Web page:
This week was a milestone for HEADstrong. On Wednesday, it opened "Nick's House," a two-story building in Holmes that will serve as the nonprofit's headquarters while providing a free two-bedroom apartment for out-of-town families with loved ones being treated anywhere in the region.

The idea is similar to others. Penn has converted a fraternity house to host families and patients undergoing transplants at its hospital.

The Colleluoris are working to provide transportation to the nearby Regional Rail line for an easy commute to the hospital. They also want to provide gift cards for local restaurants and stores. The goal is to minimize expenses for families who stay at Nick's House.

The house has been renovated and furnished entirely with donated goods and services. The property, bought for $95,000, had been abandoned for three years and was in disrepair.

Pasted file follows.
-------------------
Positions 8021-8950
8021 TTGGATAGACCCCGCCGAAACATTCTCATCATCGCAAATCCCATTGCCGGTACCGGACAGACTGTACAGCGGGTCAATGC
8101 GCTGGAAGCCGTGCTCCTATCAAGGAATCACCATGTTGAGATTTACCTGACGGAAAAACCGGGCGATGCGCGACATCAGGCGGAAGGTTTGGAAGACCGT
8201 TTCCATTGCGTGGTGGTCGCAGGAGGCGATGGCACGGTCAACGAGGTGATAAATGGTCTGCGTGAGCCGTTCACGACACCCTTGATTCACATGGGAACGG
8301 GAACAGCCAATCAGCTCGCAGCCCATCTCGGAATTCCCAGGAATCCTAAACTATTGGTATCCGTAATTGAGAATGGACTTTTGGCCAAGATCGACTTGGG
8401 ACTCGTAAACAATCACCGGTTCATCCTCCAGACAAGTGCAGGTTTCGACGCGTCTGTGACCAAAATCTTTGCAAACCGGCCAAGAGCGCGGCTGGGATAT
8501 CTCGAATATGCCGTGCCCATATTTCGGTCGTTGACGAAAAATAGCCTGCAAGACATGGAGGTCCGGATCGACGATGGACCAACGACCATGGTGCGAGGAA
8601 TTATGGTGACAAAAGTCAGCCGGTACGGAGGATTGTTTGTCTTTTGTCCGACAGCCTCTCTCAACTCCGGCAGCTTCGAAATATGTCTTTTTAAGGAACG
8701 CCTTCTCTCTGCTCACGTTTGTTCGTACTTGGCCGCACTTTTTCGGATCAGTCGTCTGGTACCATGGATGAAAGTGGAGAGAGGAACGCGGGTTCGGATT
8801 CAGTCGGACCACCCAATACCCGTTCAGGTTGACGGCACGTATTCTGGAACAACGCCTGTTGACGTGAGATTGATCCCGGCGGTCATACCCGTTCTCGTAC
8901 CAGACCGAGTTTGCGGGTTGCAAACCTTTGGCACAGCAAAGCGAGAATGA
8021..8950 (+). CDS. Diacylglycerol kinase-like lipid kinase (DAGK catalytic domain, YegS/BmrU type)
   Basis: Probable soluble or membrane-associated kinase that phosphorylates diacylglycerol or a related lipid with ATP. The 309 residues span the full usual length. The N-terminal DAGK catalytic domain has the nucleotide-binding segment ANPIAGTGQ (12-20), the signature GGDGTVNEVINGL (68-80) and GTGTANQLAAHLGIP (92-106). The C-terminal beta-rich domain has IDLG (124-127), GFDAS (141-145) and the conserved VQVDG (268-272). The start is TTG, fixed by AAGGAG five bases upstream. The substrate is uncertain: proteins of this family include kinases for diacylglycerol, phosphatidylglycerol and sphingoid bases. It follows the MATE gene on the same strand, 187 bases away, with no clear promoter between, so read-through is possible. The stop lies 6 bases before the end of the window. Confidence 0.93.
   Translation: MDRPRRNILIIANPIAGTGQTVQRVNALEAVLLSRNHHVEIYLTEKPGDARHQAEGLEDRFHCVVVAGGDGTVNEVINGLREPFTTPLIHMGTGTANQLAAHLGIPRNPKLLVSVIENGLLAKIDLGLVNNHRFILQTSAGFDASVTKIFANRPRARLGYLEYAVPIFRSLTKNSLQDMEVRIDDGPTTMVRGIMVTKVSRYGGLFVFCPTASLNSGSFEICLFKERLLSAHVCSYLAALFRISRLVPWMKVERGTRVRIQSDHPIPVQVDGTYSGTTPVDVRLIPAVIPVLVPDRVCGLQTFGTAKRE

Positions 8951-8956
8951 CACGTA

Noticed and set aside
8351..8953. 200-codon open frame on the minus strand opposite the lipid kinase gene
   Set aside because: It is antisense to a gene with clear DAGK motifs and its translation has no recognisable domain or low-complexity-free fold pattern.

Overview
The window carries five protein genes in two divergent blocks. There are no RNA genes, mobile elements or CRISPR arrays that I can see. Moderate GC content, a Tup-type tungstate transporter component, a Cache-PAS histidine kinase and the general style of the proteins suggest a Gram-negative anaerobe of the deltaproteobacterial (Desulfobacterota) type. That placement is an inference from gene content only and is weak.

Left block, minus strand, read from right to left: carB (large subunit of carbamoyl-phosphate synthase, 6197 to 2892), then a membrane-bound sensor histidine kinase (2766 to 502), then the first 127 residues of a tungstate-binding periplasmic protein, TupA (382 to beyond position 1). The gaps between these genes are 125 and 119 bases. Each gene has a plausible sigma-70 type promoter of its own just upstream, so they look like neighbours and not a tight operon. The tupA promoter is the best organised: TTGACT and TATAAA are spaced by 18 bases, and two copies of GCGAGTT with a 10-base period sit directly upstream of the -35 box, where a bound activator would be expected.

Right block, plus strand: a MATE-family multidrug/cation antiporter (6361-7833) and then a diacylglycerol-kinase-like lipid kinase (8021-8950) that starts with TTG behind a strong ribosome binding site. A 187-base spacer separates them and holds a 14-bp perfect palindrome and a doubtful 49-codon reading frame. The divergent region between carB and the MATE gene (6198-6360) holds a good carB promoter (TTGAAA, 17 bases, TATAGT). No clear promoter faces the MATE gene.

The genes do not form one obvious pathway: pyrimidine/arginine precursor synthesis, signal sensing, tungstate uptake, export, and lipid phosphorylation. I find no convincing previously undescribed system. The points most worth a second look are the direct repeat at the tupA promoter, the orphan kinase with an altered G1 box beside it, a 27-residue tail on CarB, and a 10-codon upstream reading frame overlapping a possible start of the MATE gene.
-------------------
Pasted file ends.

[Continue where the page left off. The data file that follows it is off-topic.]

Pat Colleluori Sr. was the mastermind behind renovating Nick's House. He had help from son Daniel, 29.

"There was really bad water damage and mold everywhere. . . . We had a squirrel infestation and they had eaten all the wires. We needed all new electricity," Cheryl Colleluori said, adding that the local community was responsive.

"They all just asked, 'What do you need?' " she said.

The foundation is a family affair. Cheryl Colleluori is president and chief executive officer. Son Michael, 24, is vice president and chief operating officer. Oldest son Pat, 31, serves as marketing director and is in charge of product design for the foundation's varied merchandise.

"I cry every day, missing him," Cheryl Colleluori said, "but this is how I stay connected to him. . . . This was his dream."

Original post can be found here